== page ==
The strange word “cuspidal”

I am currently looking at various papers (and books) about the representation theory of p-adic groups (especially GL(2,Qp)), and in particular about the so-called discrete series. I was convinced that the standard terminology for those representations (except for the special case of the Steinberg representation) was “supercuspidal”, but it turns out that various references use either “absolutely cuspidal” or simply “cuspidal”. The last is the terminology in the (outstanding) book of Bushnell and Henniart, who fortunately mention the other two possibilities, but I wonder how many outsiders have been hopelessly confused by this type of wobbling…

By a nice coincidence (though it may be showing that the Stars really suggest “cuspidate” as the right word), one of the citations for “cuspidal” in the Oxford English Dictionary is

3. Of teeth: = CUSPIDATE.
1867 BUSHNELL Mor. Uses Dark Th. 274 Cuspidal teeth.

(the reference is to the masterpiece “The complete ship-wright” of a certain Edward Bushnell in 1664).

Going further, intrepidly, we learn that “cuspidate” is an invention of a J. Hunter (“The natural history of the human teeth”, 1771–78), and that this learned man decided to call “cuspidati” what are “vulgarly called canine”. It follows that the friends of Langlands, if they moreover wish to be progressive, should speak proudly of “canine (or supercanine) representations”, of “canine forms”, and so on…

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I am a professor of mathematics at ETH Zürich since 2008.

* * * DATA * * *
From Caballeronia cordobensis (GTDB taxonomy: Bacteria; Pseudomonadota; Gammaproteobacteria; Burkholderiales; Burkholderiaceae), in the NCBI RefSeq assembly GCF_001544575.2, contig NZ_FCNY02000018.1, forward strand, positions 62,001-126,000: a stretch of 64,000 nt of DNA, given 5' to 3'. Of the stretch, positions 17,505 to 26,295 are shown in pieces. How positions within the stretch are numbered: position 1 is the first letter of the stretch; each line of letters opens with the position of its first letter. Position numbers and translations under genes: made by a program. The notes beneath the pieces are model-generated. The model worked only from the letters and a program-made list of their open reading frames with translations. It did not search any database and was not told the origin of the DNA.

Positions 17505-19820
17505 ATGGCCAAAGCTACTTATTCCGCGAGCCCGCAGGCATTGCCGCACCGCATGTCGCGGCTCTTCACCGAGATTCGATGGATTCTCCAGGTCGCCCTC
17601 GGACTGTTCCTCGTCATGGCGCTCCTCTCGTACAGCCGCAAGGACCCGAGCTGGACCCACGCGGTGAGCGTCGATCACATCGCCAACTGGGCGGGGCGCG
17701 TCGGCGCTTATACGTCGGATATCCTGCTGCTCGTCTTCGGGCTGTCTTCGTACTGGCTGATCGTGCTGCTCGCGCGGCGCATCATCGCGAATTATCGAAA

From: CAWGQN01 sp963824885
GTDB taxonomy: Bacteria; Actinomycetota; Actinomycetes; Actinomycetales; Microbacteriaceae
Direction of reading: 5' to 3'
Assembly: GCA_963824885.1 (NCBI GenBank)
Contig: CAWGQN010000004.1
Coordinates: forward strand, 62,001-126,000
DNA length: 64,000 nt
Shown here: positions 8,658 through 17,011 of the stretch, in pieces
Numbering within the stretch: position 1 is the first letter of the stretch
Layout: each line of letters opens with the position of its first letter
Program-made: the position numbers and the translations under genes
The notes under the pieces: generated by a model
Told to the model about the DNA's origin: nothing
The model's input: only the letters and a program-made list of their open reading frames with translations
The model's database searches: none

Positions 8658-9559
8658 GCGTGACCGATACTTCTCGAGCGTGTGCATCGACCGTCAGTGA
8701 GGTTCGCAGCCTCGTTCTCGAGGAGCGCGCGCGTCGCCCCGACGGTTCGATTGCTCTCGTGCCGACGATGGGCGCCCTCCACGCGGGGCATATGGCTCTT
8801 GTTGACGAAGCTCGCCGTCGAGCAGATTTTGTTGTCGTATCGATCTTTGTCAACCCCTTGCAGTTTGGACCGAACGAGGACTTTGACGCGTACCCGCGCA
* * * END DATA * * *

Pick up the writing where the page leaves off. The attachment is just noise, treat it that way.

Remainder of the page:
2 thoughts on “The strange word “cuspidal””

  1. I believe this stems from Harish-Chandra originally using “supercuspidal”, but Hervé Jacquet originally using “absolutely cuspidal”. In addition to “cuspidal”, the term “parabolic” is also sometimes used (but uncommon). From his more recent papers it appears that Jacquet himself now uses “supercuspidal”, so it does appear to be the more or less standard term.

  2. I had the (faulty) memory of “supercuspidal” being the term in Jacquet-Langlands, but looking at it, you’re right that they use “absolutely cuspidal”.

    Interestingly, the first use of “cuspidal” in Math Reviews (in the context of automorphic forms) is to papers of Langlands MR0249539 and Harish-Chandra MR0232893 on analytic continuation of Eisenstein series, and for Harish-Chandra at least, “cuspidal” is used (indeed) as a synonym of parabolic, but applied to a “parabolic subgroup”!

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